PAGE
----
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Let A be the given point, and BC the given straight line. It is required to draw, from the point A, a straight line equal to BC.
Construction. From the point A to B draw the straight line AB (Post. 1); upon AB describe the equilateral triangle ABD (I. 1), and produce the straight lines DA, DB to E and F (Post. 2); from the centre B, at the distance BC, describe the circle CGH (Post. 3), cutting DF in the point G; and from the centre D, at the distance DG, describe the circle GKL, cutting AE in the point L.
Then the straight line AL shall be equal to BC.
Proof. Because the point B is the centre of the circle CGH, 1. BC is equal to BG (Def. 15) ;
and because D is the centre of the circle GKL,
2. DL is equal to DG,
and DA, DB, parts of them are equal (I. 1); therefore
3. The remainder AL, is equal to the remainder BG (Ax. 3). But it has been shown that BC is equal to BG; wherefore, AL and BC are each of them equal to BG; and things which are equal to the same thing are equal to one another (Ax. 1); therefore
4. The straight line AL is equal to BC.
Wherefore, from the given point A, a straight line AL has been drawn equal to the given straight line BC.
Which was to be done.
PROPOSITION 3.- Problem.
From the greater of two given straight lines to cut off a part equal to
Let AB and C be the two given straight lines, of which AB is the greater. It is required to cut off from AB the greater, a part equal to the less.
Construction. From the point A draw the straight line AD equal to C (I. 2); and from the centre A, at the distance AD, describe the circle DEF (Post. 3), cutting AB in the point E.
Then AE shall be equal to C.
Proof. Because A is the centre of the circle DEF, 1. AE is equal to AD (Def. 15).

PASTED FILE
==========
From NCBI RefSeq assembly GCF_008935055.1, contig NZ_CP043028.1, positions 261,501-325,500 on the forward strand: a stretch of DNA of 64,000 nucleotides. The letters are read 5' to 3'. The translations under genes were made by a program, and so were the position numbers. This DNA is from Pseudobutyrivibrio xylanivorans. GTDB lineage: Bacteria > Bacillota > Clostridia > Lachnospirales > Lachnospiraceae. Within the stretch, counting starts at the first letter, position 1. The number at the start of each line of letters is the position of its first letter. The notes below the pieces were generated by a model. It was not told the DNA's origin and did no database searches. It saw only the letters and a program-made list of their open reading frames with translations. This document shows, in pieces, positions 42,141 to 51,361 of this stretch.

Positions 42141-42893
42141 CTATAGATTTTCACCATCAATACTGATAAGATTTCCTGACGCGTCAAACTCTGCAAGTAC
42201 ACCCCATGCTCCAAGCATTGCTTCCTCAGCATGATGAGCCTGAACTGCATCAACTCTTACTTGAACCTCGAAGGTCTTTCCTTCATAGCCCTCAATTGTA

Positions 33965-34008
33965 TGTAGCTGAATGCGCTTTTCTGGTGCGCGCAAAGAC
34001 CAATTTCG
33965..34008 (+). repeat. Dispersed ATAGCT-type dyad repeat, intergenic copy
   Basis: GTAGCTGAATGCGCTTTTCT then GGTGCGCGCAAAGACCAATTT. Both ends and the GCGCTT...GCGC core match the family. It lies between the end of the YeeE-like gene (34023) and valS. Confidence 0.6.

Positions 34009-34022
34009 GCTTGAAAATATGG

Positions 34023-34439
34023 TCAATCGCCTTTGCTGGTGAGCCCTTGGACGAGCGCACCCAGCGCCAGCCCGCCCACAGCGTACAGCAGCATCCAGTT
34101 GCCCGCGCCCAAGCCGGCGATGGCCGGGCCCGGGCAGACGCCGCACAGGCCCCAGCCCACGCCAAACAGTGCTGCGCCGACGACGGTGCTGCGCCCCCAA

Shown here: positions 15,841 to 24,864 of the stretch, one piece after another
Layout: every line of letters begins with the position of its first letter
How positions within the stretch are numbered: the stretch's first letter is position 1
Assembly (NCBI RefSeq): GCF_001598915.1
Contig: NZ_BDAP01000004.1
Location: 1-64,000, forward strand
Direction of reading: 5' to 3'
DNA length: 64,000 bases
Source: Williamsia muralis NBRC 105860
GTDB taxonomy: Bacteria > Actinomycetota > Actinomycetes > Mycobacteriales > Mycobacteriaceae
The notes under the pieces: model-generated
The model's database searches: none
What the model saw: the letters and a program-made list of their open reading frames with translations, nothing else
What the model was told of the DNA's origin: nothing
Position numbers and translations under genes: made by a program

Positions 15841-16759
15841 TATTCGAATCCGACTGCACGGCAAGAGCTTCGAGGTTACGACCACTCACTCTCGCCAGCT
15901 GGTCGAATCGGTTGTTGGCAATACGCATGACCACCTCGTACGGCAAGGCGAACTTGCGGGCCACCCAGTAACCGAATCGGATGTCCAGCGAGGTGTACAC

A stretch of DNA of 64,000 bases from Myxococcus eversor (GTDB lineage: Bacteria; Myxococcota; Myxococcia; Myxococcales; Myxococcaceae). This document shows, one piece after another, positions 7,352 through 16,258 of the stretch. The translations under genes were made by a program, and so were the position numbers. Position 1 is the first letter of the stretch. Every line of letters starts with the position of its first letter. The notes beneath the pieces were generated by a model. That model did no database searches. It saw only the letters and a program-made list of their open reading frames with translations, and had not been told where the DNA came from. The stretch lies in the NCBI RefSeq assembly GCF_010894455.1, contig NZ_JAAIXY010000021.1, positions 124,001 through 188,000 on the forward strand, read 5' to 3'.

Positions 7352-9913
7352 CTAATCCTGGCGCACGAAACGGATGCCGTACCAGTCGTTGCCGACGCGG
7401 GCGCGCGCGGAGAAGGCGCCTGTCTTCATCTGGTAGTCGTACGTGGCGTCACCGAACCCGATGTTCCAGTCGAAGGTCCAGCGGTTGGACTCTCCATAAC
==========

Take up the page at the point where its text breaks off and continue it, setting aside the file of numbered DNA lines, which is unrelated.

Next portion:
But the straight line C is equal to AD (constr.); whence AE and C are each of them equal to AD; wherefore
2. The straight line AE is equal to C (Ax. 1).
And therefore from AB, the greater of two straight lines, a part AE has been cut off equal to C the less. Q.E.F.*
If two triangles have two sides of the one equal to two sides of the other, each to each, and have likewise the angles contained by those sides equal to each other; (1) they shall have their bases, or third sides, equal; (2) and the two triangles shall be equal; (3) and their other angles shall be equal, each to each-viz., those to which the equal sides are opposite.
Let ABC, DEF be two triangles, which have the two sides AB, AC equal to the two sides DE, DF, each to each-viz., AB to DE, and AC to DF, and the included angle BAC equal to the included angle EDF
Then (1) shall the base BC be equal to the base EF; and (2) the triangle ABC to the triangle DEF; and (3) the other angles to which the equal sides are opposite shall be equal, each to each-viz., the angle ABC to the angle DEF, and the angle ACB to DFE.
* An abbreviation for quod erat faciendum—that is, "which was to be done."
Demonstration. For, if the triangle ABC be applied to the triangle DEF, so that the point A may be on D, and the straight line AB on DE; then
1. The point B shall coincide with the point E,
because AB is equal to DE; and AB coinciding with DE,
2. The straight line AC shall fall on DF,
because the angle BAC is equal to the angle EDF; therefore also 3. The point C shall coincide with the point F,